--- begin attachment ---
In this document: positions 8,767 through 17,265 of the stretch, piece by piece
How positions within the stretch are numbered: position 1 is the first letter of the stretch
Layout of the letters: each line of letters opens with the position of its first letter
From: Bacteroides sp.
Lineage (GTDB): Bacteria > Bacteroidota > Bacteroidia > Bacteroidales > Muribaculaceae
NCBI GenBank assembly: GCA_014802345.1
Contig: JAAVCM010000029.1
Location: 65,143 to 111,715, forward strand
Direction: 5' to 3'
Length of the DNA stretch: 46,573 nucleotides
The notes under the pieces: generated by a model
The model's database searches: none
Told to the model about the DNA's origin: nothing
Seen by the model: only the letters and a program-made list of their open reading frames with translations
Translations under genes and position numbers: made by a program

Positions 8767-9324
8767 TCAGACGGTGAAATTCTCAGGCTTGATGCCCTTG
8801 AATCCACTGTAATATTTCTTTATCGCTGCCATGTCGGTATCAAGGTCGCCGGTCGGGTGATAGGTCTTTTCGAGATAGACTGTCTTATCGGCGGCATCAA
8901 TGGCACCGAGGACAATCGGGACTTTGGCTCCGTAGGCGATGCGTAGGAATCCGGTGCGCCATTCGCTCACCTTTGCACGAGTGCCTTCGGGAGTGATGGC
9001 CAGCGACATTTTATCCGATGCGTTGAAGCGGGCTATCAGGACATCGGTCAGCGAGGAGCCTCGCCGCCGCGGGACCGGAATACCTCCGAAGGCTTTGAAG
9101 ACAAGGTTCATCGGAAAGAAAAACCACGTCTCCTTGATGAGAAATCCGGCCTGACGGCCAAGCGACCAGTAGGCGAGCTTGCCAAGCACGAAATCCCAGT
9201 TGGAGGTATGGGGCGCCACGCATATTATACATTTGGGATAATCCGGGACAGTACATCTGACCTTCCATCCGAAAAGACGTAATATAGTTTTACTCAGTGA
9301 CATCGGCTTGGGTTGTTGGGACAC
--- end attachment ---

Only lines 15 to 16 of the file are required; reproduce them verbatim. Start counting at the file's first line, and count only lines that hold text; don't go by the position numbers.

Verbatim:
Translations under genes and position numbers: made by a program

Positions 8767-9324